• Polly Toynbee argues that “a leave vote will not solve people’s problems, and those feeling betrayed will lurch even further into racism and xenophobia”:
    Try arguing with facts and you get nowhere. Warn these Labour people what a Johnson/Gove government would do and they don’t care. Warn about the loss of workers’ rights and they don’t listen — maybe that’s already irrelevant to millions in crap jobs such as at Uber or Sports Direct. “We’re full up. Sorry, there’s no room for more. Can’t get GP appointments, can’t get into our schools, no housing.” If you tell these Labour voters that’s because of Tory austerity cuts, still they blame “immigrants getting everything first”. Warn about a Brexit recession leading to far worse cuts and they just say, “Stop them coming, make room for our own first.”
  • Gary Younge explains how we got here: because for half a decade, both main parties pandered to facile anti-immigration rhetoric instead of honestly discussing global inequality.
    Herein lies the most obscene perversion of this turn in the Brexit campaign. The very people who are slashing resources — the Tory right — and diverting what’s left to the wealthy are the ones rallying the poor by blaming migrants for the lack of resources.
  • From Nick Harkaway’s Letter to an old, old friend who is voting to Leave the EU:
    If what one wanted for Britain was a deregulated labour market with fewer rights for employees and fewer regulations upon banks and corporations, fewer environmental protections, a health service inexorably privatised to create a full-on healthcare market in the UK and other public services following suit, with the resultant influx of brigand capital and soaring inequality, then Leave could work really well. I’ve written post-Apocalypse stories and I’m uncomfortably familiar with that thought — the creation of a perfect oligarch island haven with great fashion and night life and tax breaks just two hours from Paris. But that doesn’t strike me either as a happy, prosperous nation or as the outcome you or most people will want from their Leave vote. It strikes me as a nightmare.
  • Laurie Penny: The EU is undemocratic and run in the interests of business. But it’s our least-worst option right now.

  • Dawn Foster and Jane Dudman on housing and leaving the EU.

  • Here’s the Trades Union Congress on how a Leave win could affect women at work.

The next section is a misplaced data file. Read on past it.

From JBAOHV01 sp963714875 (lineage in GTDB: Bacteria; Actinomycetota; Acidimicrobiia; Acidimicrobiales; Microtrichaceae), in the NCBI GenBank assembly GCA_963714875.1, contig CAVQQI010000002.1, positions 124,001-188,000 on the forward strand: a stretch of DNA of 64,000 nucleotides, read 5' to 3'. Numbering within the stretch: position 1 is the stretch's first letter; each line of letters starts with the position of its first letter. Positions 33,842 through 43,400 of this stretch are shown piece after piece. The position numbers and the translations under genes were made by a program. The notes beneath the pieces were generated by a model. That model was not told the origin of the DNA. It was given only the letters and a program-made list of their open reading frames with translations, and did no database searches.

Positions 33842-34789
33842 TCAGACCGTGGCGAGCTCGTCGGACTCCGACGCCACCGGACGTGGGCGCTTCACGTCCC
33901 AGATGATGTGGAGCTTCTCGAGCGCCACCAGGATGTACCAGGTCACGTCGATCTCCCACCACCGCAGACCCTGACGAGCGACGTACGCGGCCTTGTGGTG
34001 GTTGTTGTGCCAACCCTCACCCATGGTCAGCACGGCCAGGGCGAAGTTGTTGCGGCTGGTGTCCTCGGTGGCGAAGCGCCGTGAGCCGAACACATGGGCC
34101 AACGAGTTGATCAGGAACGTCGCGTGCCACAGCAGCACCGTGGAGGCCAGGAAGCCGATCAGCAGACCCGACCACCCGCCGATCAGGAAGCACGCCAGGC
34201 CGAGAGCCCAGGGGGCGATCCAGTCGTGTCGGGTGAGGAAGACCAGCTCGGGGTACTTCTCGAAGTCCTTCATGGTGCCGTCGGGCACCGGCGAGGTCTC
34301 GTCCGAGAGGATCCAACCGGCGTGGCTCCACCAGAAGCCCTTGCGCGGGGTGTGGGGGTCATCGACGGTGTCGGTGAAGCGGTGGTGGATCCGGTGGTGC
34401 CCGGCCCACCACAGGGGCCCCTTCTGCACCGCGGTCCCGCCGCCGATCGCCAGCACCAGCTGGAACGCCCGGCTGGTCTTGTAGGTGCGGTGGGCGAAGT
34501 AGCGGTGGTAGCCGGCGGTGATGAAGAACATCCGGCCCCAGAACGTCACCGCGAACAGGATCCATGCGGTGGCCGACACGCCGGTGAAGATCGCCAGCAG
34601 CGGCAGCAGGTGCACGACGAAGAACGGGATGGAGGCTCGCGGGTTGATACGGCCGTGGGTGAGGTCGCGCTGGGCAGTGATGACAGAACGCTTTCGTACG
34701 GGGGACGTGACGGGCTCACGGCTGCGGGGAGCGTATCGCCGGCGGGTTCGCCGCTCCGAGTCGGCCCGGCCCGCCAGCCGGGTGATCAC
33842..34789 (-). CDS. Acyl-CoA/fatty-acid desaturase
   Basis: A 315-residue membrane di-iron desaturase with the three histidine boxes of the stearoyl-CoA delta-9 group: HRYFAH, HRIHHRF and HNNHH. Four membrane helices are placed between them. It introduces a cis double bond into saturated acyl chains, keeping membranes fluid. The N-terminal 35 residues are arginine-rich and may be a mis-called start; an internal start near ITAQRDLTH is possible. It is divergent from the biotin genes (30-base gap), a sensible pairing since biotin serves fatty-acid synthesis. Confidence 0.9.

• Priya Atwal on the imperialist undertones of the Leave campaign:
    The espousal of such uncritical and misleading views about the history of British imperialism and migration is a truly toxic feature of the EU referendum campaign, and it constitutes a huge disservice to the British electorate on the part of its political representatives. The EU is definitely not perfect, it desperately needs reforming, especially if it is to tackle one of history’s greatest migration crises effectively — but by storming off in a misguided fit of arrogance and xenophobia, Britain is highly unlikely to achieve much.
  • How ethnic minorities are especially vulnerable to this clusterfuck.

  • I’ll finish with two links about other topics. First of all, I want to send all my love to everyone who’s afraid for other reasons. Here’s a link round-up of Queer Latino/a reactions to Orlando from NPR.

  • Lastly, Alexis Hancock wrote about How The Rhetoric of Imposter Syndrome Is Used to Gaslight Women in Tech. I have strong feelings about this, as I generally do about exclusively individual solutions to systemic problems, and their undertones of victim-blaming. Hancock does a brilliant job of articulating the issue: it’s not that women can’t benefit from developing their confidence, but my experience has also taught me that no amount of individual effort will stick without a healthy environment that doesn’t subtly devalue you at every turn. Internalising the problem can be deeply corrosive. It’s important that we acknowledge this, and make sure we’re not undermining one another’s sense of reality.

    1. Dear Ana, I seriously despair. The whole Brexit debate has reached a new low in British politics, and clearly the great British education has failed a lot of people because so many of them seem to privilege (ugly) emotions over fact and think that voting Leave is sticking it to the man. And the murder of Jo Cox is just appalling, such a dreadful loss, her poor family. What with all this and the football hooliganism I am ashamed to be British.

      For what it's worth (which I agree isn't much), I think that if you're already living in Britain and working you should be OK, but it is a deeply unsettling time for anyone who wasn't born there and I'm sorry that you're having such a crap time.